NM crews fight wildfires, smoke pours into capital - CBS News 8 - San Diego, CA News Station - KFMB Channel 8

NM crews fight wildfires, smoke pours into capital

Posted: Updated:
A view from Pecos, N.M. of the Thompson Fire in the Jemez on May 31, 2013 in Pecos, N.M. Officials said the fire in New Mexico's Santa Fe National Forest more than doubled in size by Friday night and was still totally uncontained. A view from Pecos, N.M. of the Thompson Fire in the Jemez on May 31, 2013 in Pecos, N.M. Officials said the fire in New Mexico's Santa Fe National Forest more than doubled in size by Friday night and was still totally uncontained.

JEMEZ SPRINGS, N.M. (AP) — Fire crews in New Mexico on Saturday fought two growing wild blazes that have scorched thousands of acres, spurred evacuation calls for dozens of homes and poured smoke into the touristy state capital.

State officials said the uncontained blaze near Santa Fe had spread to 8 square miles, leaving the city under a blanket of haze. The thick smoke also covered the Gallinas Canyon and Las Vegas, N.M.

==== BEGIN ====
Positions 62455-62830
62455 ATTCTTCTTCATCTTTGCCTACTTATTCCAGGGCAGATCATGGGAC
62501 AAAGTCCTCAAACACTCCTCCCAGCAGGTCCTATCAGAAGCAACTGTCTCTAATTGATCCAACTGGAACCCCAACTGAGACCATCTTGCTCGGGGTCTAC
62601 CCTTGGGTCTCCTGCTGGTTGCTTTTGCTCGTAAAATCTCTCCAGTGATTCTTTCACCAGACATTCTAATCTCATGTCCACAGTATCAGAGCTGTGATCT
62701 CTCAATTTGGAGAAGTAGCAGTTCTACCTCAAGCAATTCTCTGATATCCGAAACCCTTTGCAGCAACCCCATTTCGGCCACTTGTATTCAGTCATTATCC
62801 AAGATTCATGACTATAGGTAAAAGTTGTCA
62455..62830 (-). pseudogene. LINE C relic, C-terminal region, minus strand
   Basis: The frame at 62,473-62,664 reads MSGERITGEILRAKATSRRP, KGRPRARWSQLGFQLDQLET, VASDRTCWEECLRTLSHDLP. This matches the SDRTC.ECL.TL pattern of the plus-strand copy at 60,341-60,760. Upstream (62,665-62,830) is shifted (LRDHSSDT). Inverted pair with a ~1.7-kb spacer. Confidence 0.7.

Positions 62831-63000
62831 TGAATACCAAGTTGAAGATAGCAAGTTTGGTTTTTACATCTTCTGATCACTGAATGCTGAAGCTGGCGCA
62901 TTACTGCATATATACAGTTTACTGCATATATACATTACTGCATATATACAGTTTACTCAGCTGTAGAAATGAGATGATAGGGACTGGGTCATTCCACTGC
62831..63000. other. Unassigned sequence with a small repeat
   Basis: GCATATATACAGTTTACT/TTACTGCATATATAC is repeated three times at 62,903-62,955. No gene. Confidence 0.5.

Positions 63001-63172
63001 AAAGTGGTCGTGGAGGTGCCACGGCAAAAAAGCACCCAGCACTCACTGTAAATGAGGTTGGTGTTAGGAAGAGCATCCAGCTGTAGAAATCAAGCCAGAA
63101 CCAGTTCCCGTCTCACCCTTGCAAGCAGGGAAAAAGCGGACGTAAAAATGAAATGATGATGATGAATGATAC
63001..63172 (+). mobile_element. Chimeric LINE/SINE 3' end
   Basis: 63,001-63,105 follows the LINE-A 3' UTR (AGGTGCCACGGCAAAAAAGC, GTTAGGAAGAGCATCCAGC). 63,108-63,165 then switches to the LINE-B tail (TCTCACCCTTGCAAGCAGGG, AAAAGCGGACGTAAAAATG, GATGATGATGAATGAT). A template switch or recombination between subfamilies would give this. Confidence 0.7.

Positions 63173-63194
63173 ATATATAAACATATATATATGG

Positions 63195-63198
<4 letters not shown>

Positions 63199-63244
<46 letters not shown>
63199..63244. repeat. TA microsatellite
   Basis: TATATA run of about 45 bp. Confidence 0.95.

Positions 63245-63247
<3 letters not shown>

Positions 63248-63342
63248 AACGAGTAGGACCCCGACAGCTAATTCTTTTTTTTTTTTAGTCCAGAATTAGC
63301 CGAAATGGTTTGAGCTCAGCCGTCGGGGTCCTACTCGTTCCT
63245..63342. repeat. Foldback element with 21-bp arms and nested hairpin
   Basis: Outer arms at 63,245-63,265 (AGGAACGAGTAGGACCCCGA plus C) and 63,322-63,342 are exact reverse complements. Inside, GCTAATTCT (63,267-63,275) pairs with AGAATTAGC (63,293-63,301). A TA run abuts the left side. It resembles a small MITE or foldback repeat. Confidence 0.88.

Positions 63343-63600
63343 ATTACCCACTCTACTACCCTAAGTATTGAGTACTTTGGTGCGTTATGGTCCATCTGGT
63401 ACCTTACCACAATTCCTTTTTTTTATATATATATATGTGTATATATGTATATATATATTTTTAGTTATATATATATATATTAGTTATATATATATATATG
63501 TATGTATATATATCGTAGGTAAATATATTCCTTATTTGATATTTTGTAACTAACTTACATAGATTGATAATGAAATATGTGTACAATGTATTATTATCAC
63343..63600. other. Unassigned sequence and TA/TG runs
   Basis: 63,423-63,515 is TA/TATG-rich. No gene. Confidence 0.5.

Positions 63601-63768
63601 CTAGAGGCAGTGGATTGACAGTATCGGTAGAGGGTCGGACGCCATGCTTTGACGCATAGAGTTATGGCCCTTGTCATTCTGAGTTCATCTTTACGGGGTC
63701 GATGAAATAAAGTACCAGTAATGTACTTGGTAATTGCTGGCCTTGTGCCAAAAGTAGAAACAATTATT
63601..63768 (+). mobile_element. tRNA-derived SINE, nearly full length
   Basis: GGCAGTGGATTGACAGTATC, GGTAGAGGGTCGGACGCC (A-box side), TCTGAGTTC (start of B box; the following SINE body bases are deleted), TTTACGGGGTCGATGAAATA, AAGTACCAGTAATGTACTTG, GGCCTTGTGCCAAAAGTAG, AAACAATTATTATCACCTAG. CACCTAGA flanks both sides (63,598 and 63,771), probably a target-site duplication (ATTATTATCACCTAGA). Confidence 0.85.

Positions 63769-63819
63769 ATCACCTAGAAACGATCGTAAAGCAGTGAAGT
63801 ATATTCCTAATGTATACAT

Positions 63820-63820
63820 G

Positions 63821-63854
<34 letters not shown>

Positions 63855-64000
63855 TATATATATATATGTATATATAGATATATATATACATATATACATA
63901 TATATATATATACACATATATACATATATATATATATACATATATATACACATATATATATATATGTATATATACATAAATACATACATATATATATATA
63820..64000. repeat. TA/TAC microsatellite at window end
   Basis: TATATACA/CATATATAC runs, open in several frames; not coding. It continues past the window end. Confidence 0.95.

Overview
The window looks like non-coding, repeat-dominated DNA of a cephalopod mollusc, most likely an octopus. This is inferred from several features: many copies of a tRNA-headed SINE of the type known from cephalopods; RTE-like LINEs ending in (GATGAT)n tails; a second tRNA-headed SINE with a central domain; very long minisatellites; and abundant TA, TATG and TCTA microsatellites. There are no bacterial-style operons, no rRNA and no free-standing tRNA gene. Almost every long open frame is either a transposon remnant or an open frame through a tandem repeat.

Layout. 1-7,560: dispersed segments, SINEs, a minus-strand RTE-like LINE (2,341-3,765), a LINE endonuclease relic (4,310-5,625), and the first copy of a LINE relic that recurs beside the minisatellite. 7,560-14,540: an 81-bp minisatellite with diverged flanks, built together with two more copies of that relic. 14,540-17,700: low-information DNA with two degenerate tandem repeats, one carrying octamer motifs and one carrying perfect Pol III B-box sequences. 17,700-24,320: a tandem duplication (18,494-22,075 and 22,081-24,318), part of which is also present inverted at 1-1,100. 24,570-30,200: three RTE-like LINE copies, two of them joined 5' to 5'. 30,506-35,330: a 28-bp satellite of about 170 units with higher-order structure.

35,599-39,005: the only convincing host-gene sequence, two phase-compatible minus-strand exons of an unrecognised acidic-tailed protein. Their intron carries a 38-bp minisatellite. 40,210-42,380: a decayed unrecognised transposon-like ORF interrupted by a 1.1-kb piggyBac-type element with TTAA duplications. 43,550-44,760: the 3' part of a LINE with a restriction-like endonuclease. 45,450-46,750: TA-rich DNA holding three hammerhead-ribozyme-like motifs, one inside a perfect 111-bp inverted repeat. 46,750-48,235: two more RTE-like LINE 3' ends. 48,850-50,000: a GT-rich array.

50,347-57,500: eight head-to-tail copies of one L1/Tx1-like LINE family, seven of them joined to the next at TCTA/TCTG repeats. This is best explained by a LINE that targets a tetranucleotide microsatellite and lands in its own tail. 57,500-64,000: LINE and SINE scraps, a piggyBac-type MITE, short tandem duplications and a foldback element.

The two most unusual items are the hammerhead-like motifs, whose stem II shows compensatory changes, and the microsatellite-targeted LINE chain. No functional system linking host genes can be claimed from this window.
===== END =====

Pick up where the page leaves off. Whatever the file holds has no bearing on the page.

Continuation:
The fire in New Mexico's Santa Fe National Forest is burning just 25 miles from the city, prompting the Red Cross to set up an emergency shelter at a nearby high school.

Officials asked residents in about 140 summer homes to evacuate as crews battled the flames near the communities of Pecos and Tres Lagunas.

Crews also cleared out campgrounds and closed trailheads in the area as they worked to prevent the fire from moving toward the capital city's watershed and more populated areas.

Meanwhile about 80 miles west, state forestry officials said the Thompson Ridge fire near Jemez Springs had grown to about 1 square mile.

Between 40 and 50 homes in the area were evacuated as around 80 crew members and a helicopter arrived to help fight the blaze.

John Parmenter, director of Scientific Services Division at the nearby Valles Caldera National Preserve, told the Albuquerque Journal that the fire ignited Friday in dense territory that was scheduled for thinning in the next few years because it posed a fire hazard.

"The area that it's in is very steep terrain leading up to the Valles Caldera," he said. "It could burn a lot of forest . There's a lot of fuel in there."

Copyright 2013 The Associated Press.

Powered by Frankly
All content © Copyright 2000 - 2017 Midwest Television, Inc. All Rights Reserved.
For more information on this site, please read our Privacy Policy, and Terms of Service, and Ad Choices.